On Wednesday, Power Metal Resources (LSE:POW) - formerly known as African Battery Metals (LSE:ABM) – announced plans to drill the Haneti Nickel Project. A fully funded initial drill programme will focus on two key targets - Mihanza Hill and Mwaka Hill - to ascertain the existence of disseminated or massive sulphide mineralisation.

    The decision to drill follows an in-depth review and analysis of historical work at the project which indicates Haneti may host a chonolith type nickel sulphide deposit. In the event of success, a larger drilling programme will likely follow on the 5,000 sq. km site.

    Power Metal currently holds a 25pc interest in the Haneti project via a joint venture agreement with Katoro Gold (LSE:KAT). The firm can elect to increase its interest to 35pc on payment of £25k. Power also gains additional exposure to the project via a 5.95pc shareholding in Katoro.

    Paul Johnson, Executive Director of Power Metal Resources plc commented: "The decision to drill the Haneti Nickel project, targeting nickel, copper and PGM mineralisation is an acutely significant event for both JV partners.

    The two initial targets are substantial and have been selected following an extensive exploration programme involving a combination of airborne and ground exploration techniques to identify, consolidate and pinpoint the drill programme.

    The upcoming drill programme is an efficient start to our JV work at Haneti and fits with the Company's strategic objective to discover large scale mineral deposits."

    Former project owner, Kibo Energy (LSE:KIBO) spent $1.5m on exploration across the Haneti-Itiso Ultramafic Complex (HIUC) at Haneti prior to 2012. The work included rock and soil sampling, geological mapping, trenching, geophysical surveys and petrographic analyses, with grades of up to 13.59pc nickel identified in rock samples.

    A  high resolution airborne geophysical survey followed in 2012/13 outlined mafic-ultramafic zones with strike lengths of 10-20km, 30km and 80km, across the northwest, southwest and central zones of the HIUC. Haneti lies within the HIUC, and a subsequent independent geochemical interpretation highlighted the Mihanza Hill area as a prime drill target.

    Last month, Katoro Gold revealed results from a comprehensive soil sampling programme had further increased its confidence in the project. 1,500 samples were analysed at an independent laboratory, confirming high priority targets and extending the strike length of a number of targets.

    Speaking to MiningMaven, Paul Johnson added: ‘Haneti is the fourth POW project that is now operationally active and exploring for a major metal discovery. It also is unique with strike lengths in the HIUC of up to 80km and in respect of Mihanzi Hill, an identified target that extends to 800m below surface, so is extremely large.’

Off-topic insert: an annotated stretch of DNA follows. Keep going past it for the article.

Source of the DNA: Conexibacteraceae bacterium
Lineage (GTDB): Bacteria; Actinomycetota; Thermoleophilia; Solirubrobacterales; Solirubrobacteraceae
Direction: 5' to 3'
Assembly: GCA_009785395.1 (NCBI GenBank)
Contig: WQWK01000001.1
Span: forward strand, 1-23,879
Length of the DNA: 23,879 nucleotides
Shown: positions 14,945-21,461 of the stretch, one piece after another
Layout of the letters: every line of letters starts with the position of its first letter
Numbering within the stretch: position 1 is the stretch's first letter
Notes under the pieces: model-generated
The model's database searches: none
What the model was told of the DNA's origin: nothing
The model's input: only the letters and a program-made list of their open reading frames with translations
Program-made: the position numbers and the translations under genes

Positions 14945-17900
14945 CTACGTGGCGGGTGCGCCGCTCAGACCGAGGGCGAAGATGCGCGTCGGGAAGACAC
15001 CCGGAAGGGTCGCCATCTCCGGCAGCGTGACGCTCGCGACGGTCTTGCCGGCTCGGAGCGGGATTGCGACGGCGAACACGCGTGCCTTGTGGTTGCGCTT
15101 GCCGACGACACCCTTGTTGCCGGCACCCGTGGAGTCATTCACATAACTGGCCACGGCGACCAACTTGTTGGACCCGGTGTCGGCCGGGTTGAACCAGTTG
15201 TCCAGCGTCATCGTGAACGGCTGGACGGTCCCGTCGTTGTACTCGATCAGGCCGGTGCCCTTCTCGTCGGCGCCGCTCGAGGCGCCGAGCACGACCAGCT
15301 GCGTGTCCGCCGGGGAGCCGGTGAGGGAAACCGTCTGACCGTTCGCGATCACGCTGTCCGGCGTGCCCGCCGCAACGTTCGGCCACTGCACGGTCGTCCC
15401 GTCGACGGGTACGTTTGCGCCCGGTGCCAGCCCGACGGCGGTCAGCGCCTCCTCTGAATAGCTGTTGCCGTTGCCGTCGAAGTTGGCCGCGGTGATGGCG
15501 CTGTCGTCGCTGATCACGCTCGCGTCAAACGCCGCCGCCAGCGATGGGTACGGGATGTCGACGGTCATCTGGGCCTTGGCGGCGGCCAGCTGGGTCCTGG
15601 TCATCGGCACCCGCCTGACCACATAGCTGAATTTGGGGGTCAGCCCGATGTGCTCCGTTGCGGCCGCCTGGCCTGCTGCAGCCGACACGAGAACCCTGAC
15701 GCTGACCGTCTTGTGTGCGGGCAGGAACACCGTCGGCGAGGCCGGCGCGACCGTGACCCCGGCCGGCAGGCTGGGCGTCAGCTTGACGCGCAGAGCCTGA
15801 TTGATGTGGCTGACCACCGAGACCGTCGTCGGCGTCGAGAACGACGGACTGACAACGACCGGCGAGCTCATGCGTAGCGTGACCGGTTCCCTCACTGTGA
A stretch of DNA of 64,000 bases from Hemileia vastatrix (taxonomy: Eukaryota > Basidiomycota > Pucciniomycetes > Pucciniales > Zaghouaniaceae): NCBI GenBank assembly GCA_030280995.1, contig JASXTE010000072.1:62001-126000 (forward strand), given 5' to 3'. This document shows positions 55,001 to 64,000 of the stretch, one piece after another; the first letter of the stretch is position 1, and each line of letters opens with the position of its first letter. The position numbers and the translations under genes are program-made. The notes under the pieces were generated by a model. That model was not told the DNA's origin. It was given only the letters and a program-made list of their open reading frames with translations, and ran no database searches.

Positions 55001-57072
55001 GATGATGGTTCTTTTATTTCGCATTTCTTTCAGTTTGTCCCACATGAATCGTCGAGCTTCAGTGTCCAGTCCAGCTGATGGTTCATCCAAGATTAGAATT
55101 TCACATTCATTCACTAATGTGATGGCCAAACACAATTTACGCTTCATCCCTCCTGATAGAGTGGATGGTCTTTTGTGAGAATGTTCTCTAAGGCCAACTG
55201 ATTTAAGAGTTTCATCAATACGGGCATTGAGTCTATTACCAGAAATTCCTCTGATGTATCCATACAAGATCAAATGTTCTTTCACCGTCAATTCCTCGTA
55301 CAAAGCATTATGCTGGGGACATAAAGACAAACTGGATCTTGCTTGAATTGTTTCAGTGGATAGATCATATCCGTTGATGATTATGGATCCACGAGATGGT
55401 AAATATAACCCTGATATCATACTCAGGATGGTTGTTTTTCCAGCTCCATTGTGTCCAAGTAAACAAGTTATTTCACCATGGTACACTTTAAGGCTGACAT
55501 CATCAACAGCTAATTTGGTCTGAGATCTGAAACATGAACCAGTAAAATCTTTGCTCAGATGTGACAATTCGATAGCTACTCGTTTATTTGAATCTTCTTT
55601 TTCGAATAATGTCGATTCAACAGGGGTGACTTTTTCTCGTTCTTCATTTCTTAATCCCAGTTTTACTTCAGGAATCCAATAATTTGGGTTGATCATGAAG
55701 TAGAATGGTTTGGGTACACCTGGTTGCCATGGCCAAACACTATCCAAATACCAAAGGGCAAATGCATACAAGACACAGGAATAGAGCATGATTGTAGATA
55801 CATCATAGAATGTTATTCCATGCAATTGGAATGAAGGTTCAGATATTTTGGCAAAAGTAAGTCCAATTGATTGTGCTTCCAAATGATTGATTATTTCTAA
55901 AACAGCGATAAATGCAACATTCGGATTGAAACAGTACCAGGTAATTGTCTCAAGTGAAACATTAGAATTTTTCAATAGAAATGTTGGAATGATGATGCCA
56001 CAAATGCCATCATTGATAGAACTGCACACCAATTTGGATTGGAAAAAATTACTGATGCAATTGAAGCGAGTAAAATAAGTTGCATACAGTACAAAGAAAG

Author: Stuart Langelaan

    The Author does not hold a position in the stock(s) and/or financial instrument(s) mentioned in the piece.

    The Author has been paid to produce this piece by the company or companies mentioned above.

    Catalyst Information Services Ltd, the owner of MiningMaven.com, owns a position in the stock(s) and/or financial instrument(s) mentioned in the piece.

    Catalyst Information Services Ltd, the owner of MiningMaven.com, has been paid for the production of this piece by the company or companies mentioned above.

    MiningMaven.com and Catalyst Information Services Ltd are not responsible for its content or accuracy. News and research are not recommendations to deal, and investments may fall in value so that you could lose some or all of your investment. Past performance is not an indicator of future performance.

     

     

  • Record gold prices beckon huge profits for Katoro at Blyvoor (KAT)

    With gold prices soaring, junior miners with strong projects are in ultra-high demand.

    The yellow metal pushed past eight-year highs against the US dollar on Monday 18 May to reach $1,762 per ounce (“/oz”). The same trading session saw the precious commodity smash all-time records against most of the world’s other major currencies. Strength has continued throughout the week.

    In a market like this, one company, in particular, has a prime opportunity to make its investors a lot of money. 

    We sat down with Louis Coetzee, chief executive of Katoro Gold (LSE:KAT), to get the inside track on what’s next for Blyvoor – the firm’s exciting precious metals project in South Africa.

    Aerial view of the Blyvoor project (Source: Katoro Gold)

    Carltonville is a busy mining town west of South Africa’s capital Johannesburg. When gold was first discovered there in 1886, it transformed the country from a farming-led economy into the most industrialised nation on the continent. It also helped to create some of the world’s most profitable mining companies, like Anglo American (LSE:AAL).